The History of Otsego, NY

By Holice and Debbie



Organization — Geographical — Topographical — First Settlers and Their Locations — Initial Events — The First Town Meeting — Officers Elected — Supervisors and Town Clerks from 1798 to 1876 — Agricultural and General statistics — Area — Equalized and Assessed Valuation — Populations.

Worcester was formed from Cherry Valley, March 3, 1797, and embraced, in addition to its present territory, the towns of Maryland, Decatur, and Westford. Those towns were set off in 1808. It is the southeast corner town in the county and bounded as follows: on the north by Westford and Decatur, on the east by Schoharie county, on the south by Delaware county, and on the west by Maryland. The surface is a hilly upland, and the soil consists chiefly of a sandy loam. The soil is fertile, particularly along the valley of the Schenevus creek and Charlotte river, where are found some of the finest farming lands in the county.

The first settlements in this town were made soon after the Revolution, in about the year 1788. Prominent among the pioneers was Silas Crippen, of honored memory. He was an active and influential man, and did much to advance the interests of his town and county. He was supervisor eight years, also justice of the peace, judge of the court, and was a member of assembly in 1816. He owned and conducted successfully a large farm, and built the first grist-mill in the town in 1790, and the first saw-mill about the same time. The farm formerly owned by him is now occupied by Ethan A. Hanor. At the time of his settlement this locality was a dense uninviting wilderness; there were no roads, not even a foot path or marked trees; and he cut his way through to the settlement. Mr. Crippen was accompanied to his forest home by his wife and two sons;--Samuel and Asa.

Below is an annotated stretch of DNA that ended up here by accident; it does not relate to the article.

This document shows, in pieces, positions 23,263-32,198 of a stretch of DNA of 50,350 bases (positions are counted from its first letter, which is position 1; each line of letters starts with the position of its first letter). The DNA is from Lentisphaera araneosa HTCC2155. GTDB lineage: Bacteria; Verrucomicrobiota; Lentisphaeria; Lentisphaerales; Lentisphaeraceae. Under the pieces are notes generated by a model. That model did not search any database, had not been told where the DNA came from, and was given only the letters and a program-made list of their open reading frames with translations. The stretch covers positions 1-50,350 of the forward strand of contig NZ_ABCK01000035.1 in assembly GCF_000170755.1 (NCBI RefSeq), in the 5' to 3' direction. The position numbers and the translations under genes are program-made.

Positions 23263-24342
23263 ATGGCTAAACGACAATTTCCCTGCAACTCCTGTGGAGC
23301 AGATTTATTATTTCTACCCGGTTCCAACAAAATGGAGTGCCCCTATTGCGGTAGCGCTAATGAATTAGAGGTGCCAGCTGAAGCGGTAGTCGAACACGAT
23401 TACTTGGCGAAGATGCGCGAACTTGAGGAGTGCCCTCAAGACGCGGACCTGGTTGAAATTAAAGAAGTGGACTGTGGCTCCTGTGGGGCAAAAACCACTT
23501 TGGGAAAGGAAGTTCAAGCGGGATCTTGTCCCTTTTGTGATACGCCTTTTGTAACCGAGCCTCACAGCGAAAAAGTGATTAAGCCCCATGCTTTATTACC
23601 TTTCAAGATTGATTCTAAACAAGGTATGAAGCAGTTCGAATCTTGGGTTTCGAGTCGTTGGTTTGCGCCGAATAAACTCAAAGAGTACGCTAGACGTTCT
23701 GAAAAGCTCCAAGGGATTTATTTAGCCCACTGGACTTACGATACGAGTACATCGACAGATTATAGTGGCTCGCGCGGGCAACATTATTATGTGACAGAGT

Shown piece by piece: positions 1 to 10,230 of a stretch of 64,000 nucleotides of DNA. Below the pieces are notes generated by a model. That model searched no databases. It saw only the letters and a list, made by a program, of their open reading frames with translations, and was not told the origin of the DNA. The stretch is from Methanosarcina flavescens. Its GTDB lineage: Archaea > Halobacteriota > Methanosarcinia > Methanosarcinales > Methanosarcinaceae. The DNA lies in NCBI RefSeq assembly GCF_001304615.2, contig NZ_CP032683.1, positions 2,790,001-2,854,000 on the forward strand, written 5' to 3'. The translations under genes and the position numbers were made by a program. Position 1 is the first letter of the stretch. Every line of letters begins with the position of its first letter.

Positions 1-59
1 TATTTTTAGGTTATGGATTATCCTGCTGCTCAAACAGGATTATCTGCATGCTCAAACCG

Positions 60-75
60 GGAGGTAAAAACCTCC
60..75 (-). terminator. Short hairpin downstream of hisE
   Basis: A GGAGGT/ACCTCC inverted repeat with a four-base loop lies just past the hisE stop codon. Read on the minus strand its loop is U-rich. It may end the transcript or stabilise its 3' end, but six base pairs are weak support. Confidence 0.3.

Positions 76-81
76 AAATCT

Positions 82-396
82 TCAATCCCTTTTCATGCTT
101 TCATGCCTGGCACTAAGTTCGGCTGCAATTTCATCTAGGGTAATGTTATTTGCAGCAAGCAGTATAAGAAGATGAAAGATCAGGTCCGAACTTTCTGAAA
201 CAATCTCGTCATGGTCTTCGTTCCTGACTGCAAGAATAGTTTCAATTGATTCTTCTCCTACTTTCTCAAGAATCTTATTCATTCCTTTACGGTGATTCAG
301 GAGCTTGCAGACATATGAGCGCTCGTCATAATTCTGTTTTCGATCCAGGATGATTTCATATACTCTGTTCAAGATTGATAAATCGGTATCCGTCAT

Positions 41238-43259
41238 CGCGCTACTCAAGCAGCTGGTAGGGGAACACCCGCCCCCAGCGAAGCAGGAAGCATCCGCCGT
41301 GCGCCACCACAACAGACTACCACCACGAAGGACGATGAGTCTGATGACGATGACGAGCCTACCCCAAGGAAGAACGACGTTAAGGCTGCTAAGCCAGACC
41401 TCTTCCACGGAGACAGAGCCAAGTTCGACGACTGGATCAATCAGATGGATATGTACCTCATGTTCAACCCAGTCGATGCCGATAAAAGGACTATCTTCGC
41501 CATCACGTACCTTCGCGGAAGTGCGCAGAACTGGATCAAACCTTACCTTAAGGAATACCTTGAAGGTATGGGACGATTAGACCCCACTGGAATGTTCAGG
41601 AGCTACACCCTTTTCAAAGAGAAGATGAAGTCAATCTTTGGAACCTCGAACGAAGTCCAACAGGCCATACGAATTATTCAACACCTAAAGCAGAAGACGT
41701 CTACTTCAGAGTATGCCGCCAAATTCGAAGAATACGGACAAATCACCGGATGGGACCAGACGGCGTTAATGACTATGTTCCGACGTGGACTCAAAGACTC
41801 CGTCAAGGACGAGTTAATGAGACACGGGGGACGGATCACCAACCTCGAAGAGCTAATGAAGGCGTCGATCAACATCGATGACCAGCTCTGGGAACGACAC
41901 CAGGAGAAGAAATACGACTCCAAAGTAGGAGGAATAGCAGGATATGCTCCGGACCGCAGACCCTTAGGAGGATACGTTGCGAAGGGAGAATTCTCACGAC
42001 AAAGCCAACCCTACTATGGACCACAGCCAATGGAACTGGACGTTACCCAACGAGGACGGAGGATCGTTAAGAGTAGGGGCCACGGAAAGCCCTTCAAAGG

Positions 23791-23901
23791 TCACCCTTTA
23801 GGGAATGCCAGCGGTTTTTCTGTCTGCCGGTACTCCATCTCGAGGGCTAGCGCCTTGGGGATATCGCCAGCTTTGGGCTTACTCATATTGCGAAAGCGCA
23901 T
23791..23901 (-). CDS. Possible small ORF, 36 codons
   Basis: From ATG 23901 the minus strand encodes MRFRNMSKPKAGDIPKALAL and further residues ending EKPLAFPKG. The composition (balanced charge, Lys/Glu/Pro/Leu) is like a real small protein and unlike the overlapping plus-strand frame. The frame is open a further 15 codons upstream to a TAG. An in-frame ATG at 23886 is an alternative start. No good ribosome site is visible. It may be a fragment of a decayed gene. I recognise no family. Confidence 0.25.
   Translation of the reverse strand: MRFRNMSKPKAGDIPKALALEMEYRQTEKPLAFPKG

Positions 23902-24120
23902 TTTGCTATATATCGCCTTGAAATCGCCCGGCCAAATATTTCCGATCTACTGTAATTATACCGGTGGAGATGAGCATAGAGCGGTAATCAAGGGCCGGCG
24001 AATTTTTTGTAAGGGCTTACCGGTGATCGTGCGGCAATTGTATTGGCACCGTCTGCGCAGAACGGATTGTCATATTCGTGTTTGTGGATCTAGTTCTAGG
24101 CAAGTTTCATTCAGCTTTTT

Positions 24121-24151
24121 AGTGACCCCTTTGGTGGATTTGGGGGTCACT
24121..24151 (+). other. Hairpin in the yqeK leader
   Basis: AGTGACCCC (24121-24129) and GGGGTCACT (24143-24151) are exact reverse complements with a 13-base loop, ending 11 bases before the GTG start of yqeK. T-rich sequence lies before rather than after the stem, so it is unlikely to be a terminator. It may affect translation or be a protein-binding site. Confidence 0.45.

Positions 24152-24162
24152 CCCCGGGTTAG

Phillip, a son, was the first white child born in the town. The other children were Daniel, Sally, Betsey, Silas, Mary, Silas, Charles. James M., a son of Asa, resides in this town; Phillip has two sons and one daughter who are residents of the town, Harrison and Schuyler, and Sarah, widow of James B. Cooley. Betsey, widow of J. P. Russ, resides in the village of Worcester, at the advanced age of eighty-two years; a son, Hamilton Russ, and a daughter, the wife D. T. Gott, are residents of East Worcester. Mary married Leonard Caryl. The children of John are Charles H., a successful merchant at Worcester; Sabrina, wife of N. wood, of Westford; Mary A., wife of A. K. Briggs; Jane, wife of Timothy Castelar, and John, financial agent of Cornell University, residing at Mt. Vernon, Iowa. Schuyler Crippen was a prominent man and served in many official capacities within the gift of his fellow-citizens. He studied law with John D. Hammond, of Cherry Valley, and finally settled in Cooperstown, where he died in March, 1872, aged seventy-seven years. He was one of the first circuit judges after the organization of the Sixth district, was member of assembly in 1831, and district attorney in 1837. He has two children, a son and daughter, residing in Albany, N. Y.

Among other pioneers who were contemporaries with Mr. Crippen were Henry Stever, Solomon Hartwell, Uriah Bigelow, Nathaniel Todd, Charles Wilder, and Joseph Tainter.

The first merchant in Worcester was Anson Kinney in 1798. The pioneer grist-mill was erected by Silas Crippen, on the site now occupied by the mill of Benjamin Dey. It was a rudely-constructed affair, but its completion was the occasion of much rejoicing among the early settlers, who previously had carried their "grists" to Sharon. Uriah Bigelow was the first physician in the town, an excellent practitioner, and prominent man.

The settlement was not wholly without religious instruction, as missionaries occasionally preached as time and circumstances would permit, and as early as 1792 the Congregational church was organized. The settlement at Worcester was now in a prosperous condition, and the reports of a fertile soil, delightful location, and healthy climate had reached the east, and soon after the tide of immigration set in, and the dawn of 1800 finds Worcester one of the most prosperous localities in the county.